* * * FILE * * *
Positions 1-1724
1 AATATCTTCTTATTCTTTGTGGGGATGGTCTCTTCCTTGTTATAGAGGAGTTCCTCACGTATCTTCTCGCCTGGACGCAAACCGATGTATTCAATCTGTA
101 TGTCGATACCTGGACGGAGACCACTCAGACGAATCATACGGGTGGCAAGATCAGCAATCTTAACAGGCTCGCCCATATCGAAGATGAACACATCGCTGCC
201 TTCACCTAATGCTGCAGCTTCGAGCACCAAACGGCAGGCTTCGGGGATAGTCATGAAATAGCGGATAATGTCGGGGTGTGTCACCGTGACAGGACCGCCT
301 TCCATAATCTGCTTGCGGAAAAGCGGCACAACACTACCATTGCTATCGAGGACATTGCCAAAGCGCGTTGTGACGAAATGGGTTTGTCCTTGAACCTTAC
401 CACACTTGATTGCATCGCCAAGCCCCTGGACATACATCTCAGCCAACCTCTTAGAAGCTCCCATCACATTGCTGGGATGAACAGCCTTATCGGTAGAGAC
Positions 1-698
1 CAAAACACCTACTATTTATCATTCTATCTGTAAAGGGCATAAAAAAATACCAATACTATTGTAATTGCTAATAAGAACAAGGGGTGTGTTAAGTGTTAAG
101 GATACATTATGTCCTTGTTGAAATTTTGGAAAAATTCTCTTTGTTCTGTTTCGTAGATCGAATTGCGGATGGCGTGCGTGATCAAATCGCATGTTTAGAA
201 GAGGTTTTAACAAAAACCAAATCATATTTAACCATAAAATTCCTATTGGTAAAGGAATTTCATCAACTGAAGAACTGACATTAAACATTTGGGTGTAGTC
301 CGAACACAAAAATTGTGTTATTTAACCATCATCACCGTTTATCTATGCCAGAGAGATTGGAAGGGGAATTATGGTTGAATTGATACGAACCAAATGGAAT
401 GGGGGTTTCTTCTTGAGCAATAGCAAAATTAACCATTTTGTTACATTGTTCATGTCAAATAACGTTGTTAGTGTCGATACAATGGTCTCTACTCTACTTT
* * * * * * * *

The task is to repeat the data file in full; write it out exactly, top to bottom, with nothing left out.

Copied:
Positions 1-1724
1 AATATCTTCTTATTCTTTGTGGGGATGGTCTCTTCCTTGTTATAGAGGAGTTCCTCACGTATCTTCTCGCCTGGACGCAAACCGATGTATTCAATCTGTA
101 TGTCGATACCTGGACGGAGACCACTCAGACGAATCATACGGGTGGCAAGATCAGCAATCTTAACAGGCTCGCCCATATCGAAGATGAACACATCGCTGCC
201 TTCACCTAATGCTGCAGCTTCGAGCACCAAACGGCAGGCTTCGGGGATAGTCATGAAATAGCGGATAATGTCGGGGTGTGTCACCGTGACAGGACCGCCT
301 TCCATAATCTGCTTGCGGAAAAGCGGCACAACACTACCATTGCTATCGAGGACATTGCCAAAGCGCGTTGTGACGAAATGGGTTTGTCCTTGAACCTTAC
401 CACACTTGATTGCATCGCCAAGCCCCTGGACATACATCTCAGCCAACCTCTTAGAAGCTCCCATCACATTGCTGGGATGAACAGCCTTATCGGTAGAGAC
Positions 1-698
1 CAAAACACCTACTATTTATCATTCTATCTGTAAAGGGCATAAAAAAATACCAATACTATTGTAATTGCTAATAAGAACAAGGGGTGTGTTAAGTGTTAAG
101 GATACATTATGTCCTTGTTGAAATTTTGGAAAAATTCTCTTTGTTCTGTTTCGTAGATCGAATTGCGGATGGCGTGCGTGATCAAATCGCATGTTTAGAA
201 GAGGTTTTAACAAAAACCAAATCATATTTAACCATAAAATTCCTATTGGTAAAGGAATTTCATCAACTGAAGAACTGACATTAAACATTTGGGTGTAGTC
301 CGAACACAAAAATTGTGTTATTTAACCATCATCACCGTTTATCTATGCCAGAGAGATTGGAAGGGGAATTATGGTTGAATTGATACGAACCAAATGGAAT
401 GGGGGTTTCTTCTTGAGCAATAGCAAAATTAACCATTTTGTTACATTGTTCATGTCAAATAACGTTGTTAGTGTCGATACAATGGTCTCTACTCTACTTT